Ruth Nelson and Sheila Jamieson
giving personal recollections of the impact the
camps had made on their lives.
Harold and Meta Patterson in conversation with
Railway Street Presbyterian Church Hall was packed on Sunday
evening 10th February as Jean Gibson guided Harold and Meta
Patterson through the memories of a lifetime. Billed as a normal
evening service, Harold and Meta had no idea that friends who
had been influenced by them over the years had been secretly
invited to this special evening. Almost overcome at first by the
sheer number of those who turned up, Harold and Meta soon
recovered to take part in a light-hearted conversation about
their life together.
Jean reminded Harold how he had distinguished himself early by
becoming a Sunday School teacher at the age of 17 and an elder
in Railway Street Presbyterian Church at the age of 21. His work
in the family business was lightened by his exploits in
filmmaking. Meta described how they met on a blind date in 1956
and married in a Quaker ceremony the following year. Memories
were shared of the 'squashes' they had for young people in their
new home 'Argyll House', the trips to Bible teaching weeks in
Filey and the youth camps in Donegal and Scotland where many
present in the hall met their future spouse.
Ruth Nelson and Sheila Jamieson gave personal recollections of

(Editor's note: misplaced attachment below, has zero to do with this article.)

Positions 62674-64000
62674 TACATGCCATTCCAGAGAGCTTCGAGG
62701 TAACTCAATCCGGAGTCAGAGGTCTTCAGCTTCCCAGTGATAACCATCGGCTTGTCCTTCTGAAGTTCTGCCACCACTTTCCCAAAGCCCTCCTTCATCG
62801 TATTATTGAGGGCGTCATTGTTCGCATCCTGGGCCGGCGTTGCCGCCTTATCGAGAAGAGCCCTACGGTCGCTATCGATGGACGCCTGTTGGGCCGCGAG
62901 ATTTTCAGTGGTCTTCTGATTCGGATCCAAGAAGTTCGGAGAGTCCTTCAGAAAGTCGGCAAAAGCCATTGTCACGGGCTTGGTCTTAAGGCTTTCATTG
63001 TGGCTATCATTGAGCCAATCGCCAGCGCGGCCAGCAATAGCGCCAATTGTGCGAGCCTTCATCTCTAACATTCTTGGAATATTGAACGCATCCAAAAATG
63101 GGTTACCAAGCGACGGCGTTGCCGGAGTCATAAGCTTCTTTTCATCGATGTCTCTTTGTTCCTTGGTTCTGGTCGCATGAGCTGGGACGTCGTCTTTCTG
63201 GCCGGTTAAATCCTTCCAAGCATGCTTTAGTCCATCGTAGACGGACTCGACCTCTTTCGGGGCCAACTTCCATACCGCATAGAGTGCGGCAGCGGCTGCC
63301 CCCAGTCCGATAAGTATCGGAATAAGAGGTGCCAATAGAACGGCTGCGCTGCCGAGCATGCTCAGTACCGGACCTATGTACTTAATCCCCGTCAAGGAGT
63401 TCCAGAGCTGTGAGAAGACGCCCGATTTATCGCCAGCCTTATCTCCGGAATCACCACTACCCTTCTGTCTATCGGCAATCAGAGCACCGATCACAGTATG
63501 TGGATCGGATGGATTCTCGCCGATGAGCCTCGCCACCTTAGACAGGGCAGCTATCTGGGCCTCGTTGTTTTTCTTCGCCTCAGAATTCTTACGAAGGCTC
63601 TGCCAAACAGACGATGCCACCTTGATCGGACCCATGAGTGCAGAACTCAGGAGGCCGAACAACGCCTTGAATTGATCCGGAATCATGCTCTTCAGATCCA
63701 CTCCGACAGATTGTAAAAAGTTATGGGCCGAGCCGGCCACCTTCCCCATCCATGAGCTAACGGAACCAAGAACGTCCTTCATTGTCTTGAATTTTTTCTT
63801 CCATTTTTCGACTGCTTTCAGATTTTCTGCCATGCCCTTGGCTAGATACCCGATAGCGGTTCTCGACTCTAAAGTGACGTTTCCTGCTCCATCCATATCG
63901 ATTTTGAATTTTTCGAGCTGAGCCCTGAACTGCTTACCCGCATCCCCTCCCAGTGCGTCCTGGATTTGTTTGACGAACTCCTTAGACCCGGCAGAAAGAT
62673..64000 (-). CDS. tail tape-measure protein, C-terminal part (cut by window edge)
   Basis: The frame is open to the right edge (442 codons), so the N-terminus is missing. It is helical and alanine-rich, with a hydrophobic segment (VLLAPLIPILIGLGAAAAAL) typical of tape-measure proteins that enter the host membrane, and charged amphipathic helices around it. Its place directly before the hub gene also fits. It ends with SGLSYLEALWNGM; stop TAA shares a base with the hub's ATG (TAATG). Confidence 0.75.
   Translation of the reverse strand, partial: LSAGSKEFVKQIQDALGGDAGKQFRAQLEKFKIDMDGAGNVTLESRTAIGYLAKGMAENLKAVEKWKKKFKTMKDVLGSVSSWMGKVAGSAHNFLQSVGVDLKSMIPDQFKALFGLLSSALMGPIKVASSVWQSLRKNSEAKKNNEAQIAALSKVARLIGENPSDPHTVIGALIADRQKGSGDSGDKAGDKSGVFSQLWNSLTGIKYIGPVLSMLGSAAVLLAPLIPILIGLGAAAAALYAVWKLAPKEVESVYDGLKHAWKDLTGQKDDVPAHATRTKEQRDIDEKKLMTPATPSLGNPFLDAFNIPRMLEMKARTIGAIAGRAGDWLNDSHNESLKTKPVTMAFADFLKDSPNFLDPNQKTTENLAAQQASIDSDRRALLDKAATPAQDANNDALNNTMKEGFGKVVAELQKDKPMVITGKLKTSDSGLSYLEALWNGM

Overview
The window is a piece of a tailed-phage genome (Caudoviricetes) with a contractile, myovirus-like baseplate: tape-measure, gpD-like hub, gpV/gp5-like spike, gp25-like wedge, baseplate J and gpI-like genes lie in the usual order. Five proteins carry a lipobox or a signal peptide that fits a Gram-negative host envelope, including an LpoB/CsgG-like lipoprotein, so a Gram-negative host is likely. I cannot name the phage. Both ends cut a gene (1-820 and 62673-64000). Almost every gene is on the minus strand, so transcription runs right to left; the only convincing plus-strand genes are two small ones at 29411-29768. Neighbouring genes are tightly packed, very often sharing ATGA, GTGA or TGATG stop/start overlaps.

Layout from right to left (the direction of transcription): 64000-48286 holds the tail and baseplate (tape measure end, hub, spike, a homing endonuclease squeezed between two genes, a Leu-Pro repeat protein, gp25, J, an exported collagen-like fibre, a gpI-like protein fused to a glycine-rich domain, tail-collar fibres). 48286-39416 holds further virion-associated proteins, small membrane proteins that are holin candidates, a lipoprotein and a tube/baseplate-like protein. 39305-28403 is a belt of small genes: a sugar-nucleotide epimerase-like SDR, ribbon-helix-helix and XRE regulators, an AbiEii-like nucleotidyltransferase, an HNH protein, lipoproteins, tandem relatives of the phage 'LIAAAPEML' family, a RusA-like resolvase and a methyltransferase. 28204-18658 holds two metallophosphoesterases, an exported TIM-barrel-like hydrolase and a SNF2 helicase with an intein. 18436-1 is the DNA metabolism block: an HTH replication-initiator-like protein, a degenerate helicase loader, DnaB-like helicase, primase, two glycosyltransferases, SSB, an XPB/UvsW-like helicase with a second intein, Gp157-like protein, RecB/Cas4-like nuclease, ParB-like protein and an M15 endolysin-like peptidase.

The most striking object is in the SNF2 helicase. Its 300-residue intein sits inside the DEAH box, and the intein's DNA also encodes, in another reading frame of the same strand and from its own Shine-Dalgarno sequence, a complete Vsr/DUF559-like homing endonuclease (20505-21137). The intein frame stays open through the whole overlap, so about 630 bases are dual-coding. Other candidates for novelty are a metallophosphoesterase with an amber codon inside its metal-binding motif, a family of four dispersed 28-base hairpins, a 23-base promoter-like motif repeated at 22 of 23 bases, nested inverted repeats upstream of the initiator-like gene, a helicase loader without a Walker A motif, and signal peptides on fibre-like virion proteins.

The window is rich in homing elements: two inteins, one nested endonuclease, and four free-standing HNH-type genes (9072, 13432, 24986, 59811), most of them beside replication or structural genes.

the impact the camps had made on their lives as young people and
a short video clip was shown of the very first camp in 1966. In
1976, Harold and Meta opened the Y Club in Wallace Avenue, which
soon hosted many young people, running for three nights a week
with leaders being found among those who had been on the youth
camps. It continued for the next 20 years.
During an excellent supper, guests caught up with friends from
the past, examined clippings in a scrapbook of the Y Club and
watched the DVD of camps through the years.
Although the evening was an opportunity to celebrate Harold
being awarded the MBE in the New Year's honours, Jean
highlighted the fact that far from the motivation of an earthly
award, Harold and Meta had done everything out of a genuine love
for others and for the Lord they had served since their own
Some of the many people who attended camps through the years.
Photographs by Don Mitchell